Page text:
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The Basics and Two Classic Papers
The value premium is the empiral observation that stocks with high book-to-market have on average high average returns whereas stocks with low book-to-market have on average low returns. A stock has a high book-to-market whenever the accounting value of the equity is much larger than the corresponding market value.
There are two classic references in the field: One is a remarkable piece by Barr Rosenberg, Kenneth Reid and Ronald Lanstein entitled "Persuasive Evidence of Market Inefficiency" in the Journal of Portfolio Management (1985: 11, 9-17); the other is a well known 1992 classic paper by Gene Fama and Ken French ("The Cross Section of Expected Stock Returns," Journal of Finance, 1992: 47, 427-465). There is an earlier reference which is a difficult to find paper by Dennis Stattman ("Book Values and Stock Returns," The Chicago MBA: A Journal of Selected Papers, 1980:4, 25-45.) The piece by Fama and French is one of the most heavily quoted papers in academic finance and for good reason: It is a remarkable piece not only of clarification of the empirical regularities in the cross section of stock returns but also a methodological contribution that has had a lasting effect on the subsequent literature.
It is perhaps worth it to review briefly this methodology, which is not that dissimilar to what many casual investors do as well. Indeed many investors form "lists" of attractive investments according to their favorite metric. Fama and French do something similar but with the entire universe of publicly traded stocks: They form portfolios of stocks according to book-to-market. What does this mean? They first construct a list of the universe of stocks starting with the ones with the lowest book-to-market. Then they bundle these stocks into ten portfolios (it's more like 12, but that need not concern us here.) The first portfolio then is the one with the stocks with the lowest book-to-market and the tenth of the stocks with the highest book-to-market. Academics refer to the first portfolio as the extreme growth portfolio and the last one as the extreme value portfolio. They do this at the end of June of every year using accounting information as of December of the previous year. This may seem strange at first but it is simply a conservative way of making sure that indeed the information is available to the investor when forming these portfolios, that is, that the strategy is implementable. The portfolios can be either equal or value weighted. We carry these portfolios for a year, calculating the monthly returns for an entire year. June of the next year we liquidate the portfolios, resort the stocks and start all over again. The result is a time series of monthly returns for these ten portfolios where the first portfolio always contains the stocks that had the lowest book-to-market when the portfolio was formed in June of a particular year and portfolio ten has the stocks with the highest book-to-market at that time. There are many technical details in the formation of these portfolios but the essence of the procedure is as simple as this.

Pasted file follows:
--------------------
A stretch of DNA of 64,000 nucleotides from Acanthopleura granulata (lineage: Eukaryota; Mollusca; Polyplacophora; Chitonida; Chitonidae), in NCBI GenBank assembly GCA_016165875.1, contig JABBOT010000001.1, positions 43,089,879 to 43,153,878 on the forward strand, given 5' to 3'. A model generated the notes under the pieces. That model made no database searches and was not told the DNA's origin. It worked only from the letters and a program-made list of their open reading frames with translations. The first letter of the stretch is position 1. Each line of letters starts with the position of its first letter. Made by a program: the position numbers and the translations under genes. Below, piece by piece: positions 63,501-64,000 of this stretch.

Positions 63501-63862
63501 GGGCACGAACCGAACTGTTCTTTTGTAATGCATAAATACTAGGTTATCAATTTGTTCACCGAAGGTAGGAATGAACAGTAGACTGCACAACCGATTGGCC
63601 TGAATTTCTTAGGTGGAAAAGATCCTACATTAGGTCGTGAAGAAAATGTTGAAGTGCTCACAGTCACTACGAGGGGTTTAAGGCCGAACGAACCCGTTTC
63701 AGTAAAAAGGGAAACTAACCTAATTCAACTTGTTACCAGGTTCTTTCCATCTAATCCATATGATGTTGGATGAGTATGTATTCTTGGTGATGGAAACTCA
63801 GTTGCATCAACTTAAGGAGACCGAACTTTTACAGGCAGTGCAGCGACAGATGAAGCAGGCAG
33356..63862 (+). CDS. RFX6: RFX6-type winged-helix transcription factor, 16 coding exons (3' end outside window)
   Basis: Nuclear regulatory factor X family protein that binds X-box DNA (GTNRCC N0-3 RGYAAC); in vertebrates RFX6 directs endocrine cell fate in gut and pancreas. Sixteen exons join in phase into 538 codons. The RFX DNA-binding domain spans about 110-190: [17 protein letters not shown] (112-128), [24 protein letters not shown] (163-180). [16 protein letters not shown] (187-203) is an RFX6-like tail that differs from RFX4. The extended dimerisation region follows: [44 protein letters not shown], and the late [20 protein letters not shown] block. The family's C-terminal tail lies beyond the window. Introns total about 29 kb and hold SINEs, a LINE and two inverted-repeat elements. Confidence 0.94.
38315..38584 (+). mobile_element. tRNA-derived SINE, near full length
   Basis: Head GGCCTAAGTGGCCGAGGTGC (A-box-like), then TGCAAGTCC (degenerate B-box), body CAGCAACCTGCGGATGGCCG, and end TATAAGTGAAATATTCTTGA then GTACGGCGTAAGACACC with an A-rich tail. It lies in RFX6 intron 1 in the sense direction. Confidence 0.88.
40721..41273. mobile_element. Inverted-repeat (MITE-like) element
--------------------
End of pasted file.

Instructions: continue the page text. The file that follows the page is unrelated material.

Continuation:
What are the results? The table (below) shows the value and equal weighted monthly average returns (in percentages) as well as the average book-to-market (BE/ME, for book equity divided by market equity) for ten portfolios of stocks sorted according to book-to-market. The Extreme Growth portfolio represents the portfolio of stocks with the lowest book-to-market, D2 represents the portfolio of stocks with the next lowest book-to-market and so until the Extreme Value portfolio which represents the portfolio of stocks with the highest book-to-market. Indeed the Extreme growth portfolio has a value weighted average (annual) book-to-market of .25 versus 4.88 of the Extreme Portfolio.
The value weighted returns go from a low of .86% for the Extreme Growth portfolio to the 1.36% of the Extreme Value portfolio, that is, a monthly spread of 50 basic points. The spread is an impressive 1.22% per month when we consider equal weighted returns. What is the source of the difference between equal and value weighted returns? Obviously that the value premium is a small-to-medium firm effect, a message that is important to keep in mind when thinking about this the most salient fact about the cross section of stock returns.
|Value||Extreme Growth||D2||D3||D4||D5||D6||D7||D8||D9||Extreme Value|
|Value Weighted Average BE/ME||0.25||0.44||0.59||0.73||0.88||1.06||1.28||1.60||2.21||4.88|